Serial Mom (1994)

*. John Waters is one of the very rare low-budget, exploitation auteurs to make a successful jump to the (more-or-less) mainstream. He was able to do this because he has some talent. A lot of marginal directors fall on their face when given greater resources because guerilla filmmaking, a specific talent, is really all they can do. Waters, however, has a broader competence.
*. Serial Mom is one of his better known mainstream films, and despite its reputation (oversold, I think, as a cult film) it strikes me as only gently subversive. Once more conventional morality is shown to be hypocrisy, with the placid exterior of American suburban life concealing a host of evils. This was not a new theme for Waters, or really for anyone in 1994. Serial Mom is basically a genteel version of Female Trouble (1974), befitting a more genteel time.
*. Despite not having much in the way of shock value, however, I think Serial Mom is well made. It also has a rock solid central performance by Kathleen Turner as Beverly Sutphin, the titular mom. But in the end it’s not much of a movie.
*. The big problem, which I’ve already flagged, is that it’s just not tough enough to be satire. The send-up of celebrity culture is always timely, and this movie came out just as the O.J. Simpson insanity broke, but it’s nothing new. And the trashing of the Leave It to Beaver caricature of the American family (with the Cleavers being specifically invoked at one point) is even older. We didn’t need John Waters to give us this.
*. But was satire even the intention? I’m not so sure. In his review Roger Ebert thought the film undone by Waters’s “essential niceness” and the tenderness he expresses for Beverly Sutphin. I think this is missing something. Though I don’t know Waters, I have read some of his books as well as seen many of his movies and I have to say I doubt he is a nice man. I think that’s an act. And I don’t think he expresses tenderness so much for Beverly as he identifies with her.
*. The thing is, Water is himself a collector of murder memorabilia and has a fan’s obsession for serial killers, so he can’t really be sending these things up. I think that this part of the movie isn’t meant as satire. Instead, I think he’s just saying that this is the natural state of the American id. Everything else is a lie. The kitsch you order from the Franklin Mint, singing along with the musical Annie . . . all of that trash. But no man is a liar in his vices, so the porn videos, the Chicks With Dicks magazine, and the serial killer scrapbook are real, or at least realer.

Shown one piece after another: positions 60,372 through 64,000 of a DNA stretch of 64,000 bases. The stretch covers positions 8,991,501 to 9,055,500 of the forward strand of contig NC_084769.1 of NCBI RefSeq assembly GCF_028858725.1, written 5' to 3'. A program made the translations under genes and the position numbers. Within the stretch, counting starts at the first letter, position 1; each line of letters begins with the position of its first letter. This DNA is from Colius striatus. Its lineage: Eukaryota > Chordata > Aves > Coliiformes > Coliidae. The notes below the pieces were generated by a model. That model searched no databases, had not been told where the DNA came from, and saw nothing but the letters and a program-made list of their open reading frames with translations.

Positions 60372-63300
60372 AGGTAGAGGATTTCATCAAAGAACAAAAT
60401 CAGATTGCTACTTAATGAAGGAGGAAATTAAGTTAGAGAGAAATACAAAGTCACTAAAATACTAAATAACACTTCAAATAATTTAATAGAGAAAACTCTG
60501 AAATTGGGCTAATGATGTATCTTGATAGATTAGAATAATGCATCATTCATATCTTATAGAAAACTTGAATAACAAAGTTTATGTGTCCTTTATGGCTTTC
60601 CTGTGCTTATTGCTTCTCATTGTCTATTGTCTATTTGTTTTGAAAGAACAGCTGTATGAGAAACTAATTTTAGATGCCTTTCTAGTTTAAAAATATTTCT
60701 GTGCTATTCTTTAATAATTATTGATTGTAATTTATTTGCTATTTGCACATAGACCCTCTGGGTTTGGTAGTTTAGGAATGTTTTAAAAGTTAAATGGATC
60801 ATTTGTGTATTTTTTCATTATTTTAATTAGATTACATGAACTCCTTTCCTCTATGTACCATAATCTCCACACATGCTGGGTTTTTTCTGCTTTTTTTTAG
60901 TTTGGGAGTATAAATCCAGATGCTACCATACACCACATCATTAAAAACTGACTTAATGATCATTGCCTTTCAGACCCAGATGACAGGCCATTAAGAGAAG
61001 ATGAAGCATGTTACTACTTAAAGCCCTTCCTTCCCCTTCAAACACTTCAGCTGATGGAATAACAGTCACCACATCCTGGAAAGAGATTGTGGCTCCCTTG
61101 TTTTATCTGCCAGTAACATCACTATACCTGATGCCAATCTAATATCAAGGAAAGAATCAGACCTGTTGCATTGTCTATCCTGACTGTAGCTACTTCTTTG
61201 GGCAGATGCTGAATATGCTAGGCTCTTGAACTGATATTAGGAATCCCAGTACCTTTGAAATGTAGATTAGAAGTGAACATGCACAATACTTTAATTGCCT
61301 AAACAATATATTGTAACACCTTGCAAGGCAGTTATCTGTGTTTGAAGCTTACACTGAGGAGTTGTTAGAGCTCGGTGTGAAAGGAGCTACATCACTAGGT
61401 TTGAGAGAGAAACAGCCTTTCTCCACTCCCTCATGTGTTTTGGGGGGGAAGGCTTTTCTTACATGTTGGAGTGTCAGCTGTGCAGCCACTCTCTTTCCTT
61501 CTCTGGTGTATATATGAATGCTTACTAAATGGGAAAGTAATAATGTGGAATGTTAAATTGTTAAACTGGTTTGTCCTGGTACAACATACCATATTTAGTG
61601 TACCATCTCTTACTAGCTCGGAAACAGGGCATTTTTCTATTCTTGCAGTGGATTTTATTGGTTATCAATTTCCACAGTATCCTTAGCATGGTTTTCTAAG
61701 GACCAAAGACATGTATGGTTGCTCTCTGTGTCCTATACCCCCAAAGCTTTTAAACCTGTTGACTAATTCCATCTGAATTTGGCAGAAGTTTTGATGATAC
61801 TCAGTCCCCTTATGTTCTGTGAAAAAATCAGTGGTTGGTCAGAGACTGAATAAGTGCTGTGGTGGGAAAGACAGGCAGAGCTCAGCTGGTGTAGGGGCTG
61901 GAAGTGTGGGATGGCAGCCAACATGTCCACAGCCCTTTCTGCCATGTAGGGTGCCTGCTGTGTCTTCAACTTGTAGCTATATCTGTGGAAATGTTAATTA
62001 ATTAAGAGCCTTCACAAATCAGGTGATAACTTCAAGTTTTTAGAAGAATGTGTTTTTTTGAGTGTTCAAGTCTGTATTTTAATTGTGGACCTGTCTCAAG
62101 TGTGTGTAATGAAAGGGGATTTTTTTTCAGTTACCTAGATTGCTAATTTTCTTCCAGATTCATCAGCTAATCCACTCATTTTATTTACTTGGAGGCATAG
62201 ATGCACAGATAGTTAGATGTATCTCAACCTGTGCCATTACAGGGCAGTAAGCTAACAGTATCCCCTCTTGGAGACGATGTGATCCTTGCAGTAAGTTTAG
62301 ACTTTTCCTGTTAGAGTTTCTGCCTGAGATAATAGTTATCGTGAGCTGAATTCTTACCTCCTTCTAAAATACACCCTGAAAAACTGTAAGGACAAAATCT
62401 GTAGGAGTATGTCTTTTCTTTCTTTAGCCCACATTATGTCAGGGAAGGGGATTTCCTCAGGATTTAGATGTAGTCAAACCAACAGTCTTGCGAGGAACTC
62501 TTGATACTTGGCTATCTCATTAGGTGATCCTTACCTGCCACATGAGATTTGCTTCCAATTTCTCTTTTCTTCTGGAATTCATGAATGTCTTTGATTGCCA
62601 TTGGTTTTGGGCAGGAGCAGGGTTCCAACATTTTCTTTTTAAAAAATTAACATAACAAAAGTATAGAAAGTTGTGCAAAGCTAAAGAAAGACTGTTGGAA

*. Beverly embodies this split in her multiple personality disorder. Half of her is perfect: ornithology, cooking, and generally keeping up appearances. But the other half, the real half, is the serial killer. And, crucially, it is this darker aspect that we are meant to approve of.
*. Like I say, however, none of this is new. Nor is it controversial or shocking or funny. And in the second half of the film you really have the sense that things are getting out of hand. The whole concert sequence should have been cut.
*. Worst of all, a fine performance by Kathleen Turner is wasted. Beverly is obviously the only character Waters is even slightly interested in, but he doesn’t get much out of her. She could have been so much more interesting. While going mainstream, Waters seems to have trouble going big screen. Serial Mom only feels like a rental. On VHS.

2 thoughts on “Serial Mom (1994)

  1. Tom Moody

    I agree about the 90s being a more genteel time than the 70s in terms of movie revenge angst. Beverly goes into a homicidal rage because her neighbor doesn’t recycle. (Around the same time, in Thomas Disch’s horror novel The MD, the evil transgressor was a tobacco company executive.) That said, Beverly’s murderous snit over Patricia Hearst wearing white shoes after Labor Day was very funny.
    Whether or not John Waters is a nice person (I think he is) his films certainly mellowed. Around the time of Hairspray he joked that filmmakers were supposed to make angry films in their 20s and maybe 30s but anyone who was still rebellious in his 40s was a “moron.”

    Reply
    1. Alex Good Post author

      Yeah, I obviously don’t know Waters personally. He may be a sweetheart. I just get a creepy feeling from his books and interviews. Like he’s not a creepy artist who’s actually a really nice guy, but that he’s actually a creepy guy. But like I say, that’s just an impression.

      It’s certainly true that he’s mellowed, or just become more commercial. It’s also true that most people become more conservative as they get older. Though I feel like I’m more rebellious now, with regard to politics and the arts, than I ever was as a young man. I would argue, however, that this isn’t because I’ve changed any of my opinions but just because the world has gotten a lot worse.

      Reply

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